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dc.contributor.authorPaulsen, Maria Lundeng
dc.date.accessioned2013-11-14T09:55:34Z
dc.date.available2013-11-14T09:55:34Z
dc.date.issued2013-02-18eng
dc.date.submitted2013-02-18eng
dc.identifier.urihttp://hdl.handle.net/1956/7536
dc.description.abstractThe aim of this study was to investigate the microbial planktonic food web in the pre- bloom period of the Subpolar North Atlantic Ocean. Through repeated visits to the Icelandic Basin, Norwegian Basin, and on the Shetland Shelf in the period March 28th to May 1st, we recorded the abundance of all the functional groups of both autotrophic and heterotrophic microbes. At the first visits, all stations were characterized by low concentrations of chlorophyll a (0.1-0.5 µg l^{-1}) and a low abundance of heterotrophic bacteria (2-3.4 × 10^5 cells ml^{-1}), heterotrophic nanoflagellates (22-84 cells ml^{-1}), ciliates (1-2 cells ml^{-1}), and heterotrophic dinoflagellates (0.1-0.3 cells ml^{-1}) within the upper mixed layer. Following the abundance of heterotrophic protists generally increased; 2- fold for bacteria and up to 5-fold for heterotrophic nanoflagellates. An initial dominance of pico eukaryotes within the phytoplankton community was observed in late winter. This was followed, however, by a significant decrease during the pre-bloom period, despite high nutrient concentrations and increasing light intensity. The decrease of pico eukaryote was concurrent with an increase of heterotrophic nanoflagellates, hence grazing pressure. The microbial trophic interactions were analysed further via grazing experiments, performed with water sampled at the Icelandic Basin. These revealed heterotrophic nanoflagellate removal rates of 10-20 % of bacterial standing stock d^{-1} and as high as 30- 50 % of the standing stock of pico phytoplankton d^{-1} in the euphotic zone. We conclude that heterotrophic nanoflagellates in the pre-bloom can satisfy up to half of their carbon demand by herbivory, and thus the strong focus of heterotrophic nanoflagellates' role, as being mainly bacterivorous, should be revised. We document that the pre-bloom is a productive period with carbon entering the ocean food web largely via the microbial food web. Thus, not only the seasonal changes of physical condition, but also the microbial dynamics in the pre-bloom phase, are central in setting the scene for the spring bloom.eng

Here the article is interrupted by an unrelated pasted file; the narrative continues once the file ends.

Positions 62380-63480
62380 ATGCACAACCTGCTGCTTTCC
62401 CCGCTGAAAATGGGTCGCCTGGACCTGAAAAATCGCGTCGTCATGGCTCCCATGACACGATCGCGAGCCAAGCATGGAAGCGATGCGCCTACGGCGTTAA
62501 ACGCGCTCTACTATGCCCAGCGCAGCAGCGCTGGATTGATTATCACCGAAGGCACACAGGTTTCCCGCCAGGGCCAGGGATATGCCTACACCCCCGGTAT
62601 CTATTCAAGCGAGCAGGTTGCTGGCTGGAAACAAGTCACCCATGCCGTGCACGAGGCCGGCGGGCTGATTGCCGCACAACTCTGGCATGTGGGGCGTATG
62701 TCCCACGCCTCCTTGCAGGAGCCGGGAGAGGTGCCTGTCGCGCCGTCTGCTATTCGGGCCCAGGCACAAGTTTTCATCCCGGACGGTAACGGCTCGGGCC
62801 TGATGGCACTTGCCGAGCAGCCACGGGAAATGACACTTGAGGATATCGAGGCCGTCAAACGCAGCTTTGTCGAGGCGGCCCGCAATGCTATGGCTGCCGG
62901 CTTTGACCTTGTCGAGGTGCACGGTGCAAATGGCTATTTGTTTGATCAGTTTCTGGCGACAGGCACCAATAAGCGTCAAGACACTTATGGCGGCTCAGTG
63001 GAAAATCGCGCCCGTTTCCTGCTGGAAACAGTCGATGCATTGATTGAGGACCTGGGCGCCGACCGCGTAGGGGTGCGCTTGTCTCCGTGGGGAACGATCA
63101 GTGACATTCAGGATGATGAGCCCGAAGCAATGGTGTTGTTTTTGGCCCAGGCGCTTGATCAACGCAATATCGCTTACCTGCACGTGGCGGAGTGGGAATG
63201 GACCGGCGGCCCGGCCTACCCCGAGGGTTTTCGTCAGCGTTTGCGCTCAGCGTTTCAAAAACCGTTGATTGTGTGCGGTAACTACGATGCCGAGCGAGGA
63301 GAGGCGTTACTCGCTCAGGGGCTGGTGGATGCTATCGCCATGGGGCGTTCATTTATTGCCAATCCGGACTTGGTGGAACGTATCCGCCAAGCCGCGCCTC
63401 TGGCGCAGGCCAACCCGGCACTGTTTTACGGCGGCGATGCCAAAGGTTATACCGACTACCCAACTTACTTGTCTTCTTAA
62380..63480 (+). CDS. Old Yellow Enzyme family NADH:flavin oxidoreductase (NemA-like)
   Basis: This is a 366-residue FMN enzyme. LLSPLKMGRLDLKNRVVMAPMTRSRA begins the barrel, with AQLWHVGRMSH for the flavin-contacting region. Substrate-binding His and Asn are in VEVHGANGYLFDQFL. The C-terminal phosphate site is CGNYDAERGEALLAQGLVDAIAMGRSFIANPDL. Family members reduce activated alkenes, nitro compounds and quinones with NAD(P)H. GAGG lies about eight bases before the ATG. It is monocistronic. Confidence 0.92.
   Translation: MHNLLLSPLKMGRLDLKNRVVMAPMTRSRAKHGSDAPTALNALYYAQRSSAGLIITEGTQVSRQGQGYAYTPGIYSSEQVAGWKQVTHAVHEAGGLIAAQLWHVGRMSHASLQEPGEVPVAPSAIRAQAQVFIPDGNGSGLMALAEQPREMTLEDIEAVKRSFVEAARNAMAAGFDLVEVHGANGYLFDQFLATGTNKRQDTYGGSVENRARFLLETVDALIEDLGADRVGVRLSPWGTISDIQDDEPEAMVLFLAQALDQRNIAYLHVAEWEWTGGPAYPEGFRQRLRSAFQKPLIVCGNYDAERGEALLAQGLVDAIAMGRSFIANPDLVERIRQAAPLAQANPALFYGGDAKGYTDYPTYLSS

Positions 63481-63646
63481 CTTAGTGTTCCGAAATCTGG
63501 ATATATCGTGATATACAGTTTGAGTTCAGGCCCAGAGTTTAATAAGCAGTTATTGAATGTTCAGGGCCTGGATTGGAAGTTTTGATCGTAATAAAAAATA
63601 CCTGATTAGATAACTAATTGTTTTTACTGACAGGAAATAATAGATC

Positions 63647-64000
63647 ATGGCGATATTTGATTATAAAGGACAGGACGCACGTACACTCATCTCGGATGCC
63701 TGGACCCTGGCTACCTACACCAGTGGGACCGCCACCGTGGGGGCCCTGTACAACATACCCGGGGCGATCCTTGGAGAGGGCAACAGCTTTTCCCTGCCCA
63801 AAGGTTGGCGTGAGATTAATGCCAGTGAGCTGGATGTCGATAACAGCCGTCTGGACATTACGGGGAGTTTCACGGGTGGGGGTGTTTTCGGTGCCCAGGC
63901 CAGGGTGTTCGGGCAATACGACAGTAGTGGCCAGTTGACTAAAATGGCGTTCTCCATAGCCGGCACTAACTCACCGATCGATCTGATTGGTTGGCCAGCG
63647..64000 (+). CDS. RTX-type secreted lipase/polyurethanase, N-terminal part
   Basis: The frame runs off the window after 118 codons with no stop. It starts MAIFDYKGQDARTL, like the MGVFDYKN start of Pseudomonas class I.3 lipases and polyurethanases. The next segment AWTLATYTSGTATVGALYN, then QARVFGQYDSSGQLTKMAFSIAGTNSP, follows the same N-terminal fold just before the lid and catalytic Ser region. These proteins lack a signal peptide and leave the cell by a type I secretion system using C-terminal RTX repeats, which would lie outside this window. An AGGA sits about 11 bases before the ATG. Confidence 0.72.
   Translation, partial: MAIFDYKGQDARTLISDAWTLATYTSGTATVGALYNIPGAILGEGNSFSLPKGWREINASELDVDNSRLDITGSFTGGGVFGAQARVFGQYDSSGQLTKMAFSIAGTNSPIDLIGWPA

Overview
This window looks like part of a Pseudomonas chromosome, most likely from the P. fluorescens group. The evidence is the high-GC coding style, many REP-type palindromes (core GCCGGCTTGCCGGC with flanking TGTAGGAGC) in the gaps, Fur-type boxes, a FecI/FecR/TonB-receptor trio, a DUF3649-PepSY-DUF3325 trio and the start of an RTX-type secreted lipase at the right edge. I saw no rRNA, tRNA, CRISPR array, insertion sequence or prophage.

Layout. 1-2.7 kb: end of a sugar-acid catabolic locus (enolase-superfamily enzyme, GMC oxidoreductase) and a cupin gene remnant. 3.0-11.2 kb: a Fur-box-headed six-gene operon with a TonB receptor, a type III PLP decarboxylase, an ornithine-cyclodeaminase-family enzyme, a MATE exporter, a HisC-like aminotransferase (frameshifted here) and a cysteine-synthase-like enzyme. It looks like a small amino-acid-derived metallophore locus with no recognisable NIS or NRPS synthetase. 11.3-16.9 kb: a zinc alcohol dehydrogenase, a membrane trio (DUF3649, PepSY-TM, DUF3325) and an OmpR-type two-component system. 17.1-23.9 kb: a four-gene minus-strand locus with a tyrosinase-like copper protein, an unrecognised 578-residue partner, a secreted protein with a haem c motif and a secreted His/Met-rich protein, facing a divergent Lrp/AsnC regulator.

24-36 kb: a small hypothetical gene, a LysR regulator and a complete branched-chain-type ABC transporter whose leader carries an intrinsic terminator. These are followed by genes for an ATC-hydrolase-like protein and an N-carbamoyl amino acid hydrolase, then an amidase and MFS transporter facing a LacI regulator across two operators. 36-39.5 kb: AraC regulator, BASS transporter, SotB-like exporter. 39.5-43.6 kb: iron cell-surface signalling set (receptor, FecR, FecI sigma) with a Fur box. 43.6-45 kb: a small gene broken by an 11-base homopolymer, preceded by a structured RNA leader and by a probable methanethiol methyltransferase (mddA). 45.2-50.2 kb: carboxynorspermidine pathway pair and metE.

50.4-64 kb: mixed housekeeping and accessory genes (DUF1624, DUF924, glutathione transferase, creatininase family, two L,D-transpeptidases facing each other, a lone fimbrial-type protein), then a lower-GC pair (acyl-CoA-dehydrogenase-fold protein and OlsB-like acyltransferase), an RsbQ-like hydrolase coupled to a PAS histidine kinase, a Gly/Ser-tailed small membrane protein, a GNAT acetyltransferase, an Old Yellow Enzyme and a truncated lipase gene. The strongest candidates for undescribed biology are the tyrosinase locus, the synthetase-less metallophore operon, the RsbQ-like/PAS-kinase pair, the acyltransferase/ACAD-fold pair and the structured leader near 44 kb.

dc.format.extent11089446 byteseng
dc.format.mimetypeapplication/pdfeng
dc.language.isoengeng
dc.publisherThe University of Bergeneng
dc.subjectMicrobial food webeng
dc.subjectPre-bloomeng
dc.subjectPico eukaryoteseng
dc.subjectHeterorophic nanoflagellateseng
dc.subjectBacteriaeng
dc.subjectGrazingeng
dc.subjectDeep convectioneng
dc.subjectSubpolar North Atlanticeng
dc.titlePre-bloom dynamics of the Subpolar North Atlantic microbial food webeng
dc.typeMaster thesiseng
dc.type.degreeMastereng
dc.type.courseMCLI399eng
dc.subject.archivecodeMastergradeng
dc.subject.nus756213eng
dc.type.programJMAMN-MCLIeng
dc.rights.holderCopyright the author. All rights reserved
bora.peerreviewedNot peer reviewedeng


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